The Supreme Court decision in the Ocean Victory was handed down this morning.  We will prepare a detailed client alert on the implications of the decision, but for now can report that:

(1) Unsafe ports

The Supreme Court upheld the decision of the Court of Appeal that there was no breach of the safe port undertaking: it was held that it was wrong to extrapolate from the fact that there were two weather conditions which were characteristic of the port, namely swells from “long waves” and severe northerly gales, that the port was unsafe because they could occur together. The mere possibility of those two weather conditions coinciding ( when they had not done so in the previous 35 years, albeit there was no meteorological reason why they should not do so)  was not sufficiently regular or sufficiently foreseeable to amount to an attribute or feature of the port – it was unexpected.

The Supreme Court  confirmed that the question in such cases is whether the event (or in this case the combination of natural events) which led to the casualty was an abnormal and unexpected occurrence or not.  It held that “abnormal occurrence” has its ordinary meaning and is not a term of art: it just means something “out of the ordinary course and unexpected“, and that the Court of Appeal was entitled to reach the decision that it did, namely that the port was not unsafe.

(2) Clause 12 of Barecon 89 form

As to the question of whether, if there was a breach of the safe port undertaking, the provisions for joint insurance in clause 12 of the Barecon 89 Form preclude rights of subrogation of hull insurers and the right of owners to recover in respect of losses by hull insurers against the demise charterer for breach of an express safe port undertaking, the Court was split.  By a 3:2 majority, it was held that in accordance with the general rule that an insurer cannot exercise rights of subrogation to pursue a claim in the name of one co-insured against another, and notwithstanding an amendment to the Barecon Form in this case to refer to employment in lawful trades for the carriage of lawful merchandises “only between good and safe berths, ports or areas where the [vessel] can safely lie always afloat etc“., the critical question of whether the contractual scheme between the owners and the demise charterer precluded any claim by the former against the latter for the insured loss of the vessel, was a matter of construction.  It was held that the scheme in this contract was for there to be an insurance fund and that if demise charterers were in breach of the safe port clause they would be under no liability to the owners for the amount of the insured loss because they had made provision for looking to the insurance proceeds for compensation.  The commercial purpose of maintaining the joint insurance in such circumstances was said to be “not only to provide a fund to make good the loss but to avoid litigation between them, or the bringing of a subrogation claim in the name of one against the other“.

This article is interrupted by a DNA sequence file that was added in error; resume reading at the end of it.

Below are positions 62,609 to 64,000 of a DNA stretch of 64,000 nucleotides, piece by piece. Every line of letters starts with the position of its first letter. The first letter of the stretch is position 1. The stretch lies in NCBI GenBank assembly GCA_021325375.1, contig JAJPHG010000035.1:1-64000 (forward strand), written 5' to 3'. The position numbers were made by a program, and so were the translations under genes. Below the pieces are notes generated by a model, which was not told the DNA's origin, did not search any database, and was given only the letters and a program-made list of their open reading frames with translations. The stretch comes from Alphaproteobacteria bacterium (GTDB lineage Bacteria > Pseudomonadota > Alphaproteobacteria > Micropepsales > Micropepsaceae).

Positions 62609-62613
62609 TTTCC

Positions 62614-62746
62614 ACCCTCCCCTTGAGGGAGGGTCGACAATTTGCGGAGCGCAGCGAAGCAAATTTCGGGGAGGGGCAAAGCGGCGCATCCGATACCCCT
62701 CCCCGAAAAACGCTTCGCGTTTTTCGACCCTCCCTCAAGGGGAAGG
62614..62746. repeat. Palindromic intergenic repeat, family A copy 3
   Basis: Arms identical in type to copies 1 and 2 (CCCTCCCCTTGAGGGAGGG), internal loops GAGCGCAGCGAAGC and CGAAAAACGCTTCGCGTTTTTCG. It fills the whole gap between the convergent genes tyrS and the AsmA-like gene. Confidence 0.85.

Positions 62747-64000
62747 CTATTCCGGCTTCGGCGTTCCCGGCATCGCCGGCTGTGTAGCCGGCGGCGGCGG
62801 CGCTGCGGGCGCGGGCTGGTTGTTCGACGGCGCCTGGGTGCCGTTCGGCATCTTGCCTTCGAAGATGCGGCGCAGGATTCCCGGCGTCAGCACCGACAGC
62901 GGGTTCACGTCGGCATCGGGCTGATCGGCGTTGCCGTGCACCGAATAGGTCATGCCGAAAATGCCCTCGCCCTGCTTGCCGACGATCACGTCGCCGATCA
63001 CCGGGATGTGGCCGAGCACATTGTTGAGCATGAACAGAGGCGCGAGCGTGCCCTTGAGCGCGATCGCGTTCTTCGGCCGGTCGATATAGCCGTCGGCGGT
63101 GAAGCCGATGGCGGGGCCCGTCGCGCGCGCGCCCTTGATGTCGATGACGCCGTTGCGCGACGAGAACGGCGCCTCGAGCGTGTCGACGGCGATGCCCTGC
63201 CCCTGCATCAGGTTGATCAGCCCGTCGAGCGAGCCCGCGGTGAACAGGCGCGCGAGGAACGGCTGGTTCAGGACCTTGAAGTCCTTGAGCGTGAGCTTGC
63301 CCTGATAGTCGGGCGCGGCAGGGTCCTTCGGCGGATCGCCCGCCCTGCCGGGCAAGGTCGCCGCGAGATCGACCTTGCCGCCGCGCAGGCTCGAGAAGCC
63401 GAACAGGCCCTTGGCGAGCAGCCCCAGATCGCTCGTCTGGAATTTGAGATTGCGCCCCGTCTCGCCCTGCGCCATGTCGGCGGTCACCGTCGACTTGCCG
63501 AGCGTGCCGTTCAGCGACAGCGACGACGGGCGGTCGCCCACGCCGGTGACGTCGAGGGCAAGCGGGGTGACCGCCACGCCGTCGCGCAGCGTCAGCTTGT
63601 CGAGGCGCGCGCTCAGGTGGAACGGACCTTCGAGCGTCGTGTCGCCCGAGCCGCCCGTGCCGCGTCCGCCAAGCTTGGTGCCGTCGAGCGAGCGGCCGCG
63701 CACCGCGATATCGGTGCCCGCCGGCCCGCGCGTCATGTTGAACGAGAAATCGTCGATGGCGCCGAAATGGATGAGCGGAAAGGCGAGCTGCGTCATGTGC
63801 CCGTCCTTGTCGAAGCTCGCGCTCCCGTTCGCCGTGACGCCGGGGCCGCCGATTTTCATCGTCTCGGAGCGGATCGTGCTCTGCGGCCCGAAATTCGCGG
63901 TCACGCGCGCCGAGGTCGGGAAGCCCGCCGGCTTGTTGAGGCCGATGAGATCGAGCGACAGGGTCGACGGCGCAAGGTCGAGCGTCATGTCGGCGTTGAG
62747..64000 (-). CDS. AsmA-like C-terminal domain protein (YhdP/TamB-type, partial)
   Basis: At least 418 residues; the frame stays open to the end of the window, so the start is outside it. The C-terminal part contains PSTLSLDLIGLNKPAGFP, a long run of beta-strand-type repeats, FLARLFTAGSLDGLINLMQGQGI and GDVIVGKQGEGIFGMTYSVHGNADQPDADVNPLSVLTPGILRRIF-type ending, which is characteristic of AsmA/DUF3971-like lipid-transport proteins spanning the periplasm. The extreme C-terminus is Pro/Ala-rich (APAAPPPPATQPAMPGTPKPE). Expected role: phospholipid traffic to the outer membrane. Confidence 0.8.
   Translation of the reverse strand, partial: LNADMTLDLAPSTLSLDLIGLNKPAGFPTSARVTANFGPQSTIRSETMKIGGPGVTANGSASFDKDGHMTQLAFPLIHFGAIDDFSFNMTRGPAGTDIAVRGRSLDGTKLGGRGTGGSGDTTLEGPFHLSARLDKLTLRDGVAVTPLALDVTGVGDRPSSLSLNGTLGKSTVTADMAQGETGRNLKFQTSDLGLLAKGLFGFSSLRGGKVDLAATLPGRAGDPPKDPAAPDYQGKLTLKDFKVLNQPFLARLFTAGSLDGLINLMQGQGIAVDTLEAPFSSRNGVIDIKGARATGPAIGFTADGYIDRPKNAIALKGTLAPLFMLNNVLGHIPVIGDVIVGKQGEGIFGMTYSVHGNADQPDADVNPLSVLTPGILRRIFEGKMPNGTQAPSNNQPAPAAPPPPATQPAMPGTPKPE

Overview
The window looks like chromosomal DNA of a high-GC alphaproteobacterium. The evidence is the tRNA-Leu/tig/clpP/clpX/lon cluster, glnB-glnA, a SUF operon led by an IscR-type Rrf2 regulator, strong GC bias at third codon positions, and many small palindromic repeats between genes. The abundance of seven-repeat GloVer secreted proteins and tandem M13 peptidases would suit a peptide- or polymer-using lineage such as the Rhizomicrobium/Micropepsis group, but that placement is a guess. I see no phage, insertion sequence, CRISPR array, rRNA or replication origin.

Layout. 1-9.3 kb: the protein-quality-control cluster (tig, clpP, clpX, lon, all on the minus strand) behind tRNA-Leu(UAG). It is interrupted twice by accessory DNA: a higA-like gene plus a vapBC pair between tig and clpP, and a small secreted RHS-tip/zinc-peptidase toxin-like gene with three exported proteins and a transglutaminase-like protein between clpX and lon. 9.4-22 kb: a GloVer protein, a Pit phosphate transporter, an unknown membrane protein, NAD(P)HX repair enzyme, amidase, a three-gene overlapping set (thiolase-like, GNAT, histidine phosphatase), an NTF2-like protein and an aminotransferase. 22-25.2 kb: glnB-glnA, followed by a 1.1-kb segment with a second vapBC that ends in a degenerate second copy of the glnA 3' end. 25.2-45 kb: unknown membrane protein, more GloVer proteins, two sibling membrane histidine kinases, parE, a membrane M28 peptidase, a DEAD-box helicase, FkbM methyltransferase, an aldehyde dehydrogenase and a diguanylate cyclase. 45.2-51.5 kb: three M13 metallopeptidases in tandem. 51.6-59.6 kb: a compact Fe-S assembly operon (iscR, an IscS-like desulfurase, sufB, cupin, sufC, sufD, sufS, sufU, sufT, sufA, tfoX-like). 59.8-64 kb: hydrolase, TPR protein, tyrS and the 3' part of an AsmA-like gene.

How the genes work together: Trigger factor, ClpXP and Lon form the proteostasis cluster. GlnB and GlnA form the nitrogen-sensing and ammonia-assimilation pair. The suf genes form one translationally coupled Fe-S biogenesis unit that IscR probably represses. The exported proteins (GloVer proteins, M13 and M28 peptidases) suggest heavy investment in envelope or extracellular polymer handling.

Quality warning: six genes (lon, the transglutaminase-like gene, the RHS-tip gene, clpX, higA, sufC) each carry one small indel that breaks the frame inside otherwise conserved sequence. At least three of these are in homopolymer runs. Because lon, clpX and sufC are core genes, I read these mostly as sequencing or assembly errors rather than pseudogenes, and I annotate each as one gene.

It is notable that the position in the case of an insolvent insurer, not being relevant in this case, was left open.

(3) Limitation

On the question of whether, assuming a breach of the safe port undertaking, the charterer is entitled to limit its liability for the insurer’s losses pursuant to section 185 and Schedule 7 Article 2(1) of the Merchant Shipping Act 1995, it was held that the CMA Djakarta [2004] 1 Lloyd’s Rep 460 was correctly decided: the ordinary meaning of Article 2(1)(a) does not extend the right to limit to a claim for damage to the vessel by reference to the tonnage of which limitation is to be calculated: the charterer is therefore not entitled to limit its liability in accordance with the limitation fund calculated by reference to the vessel.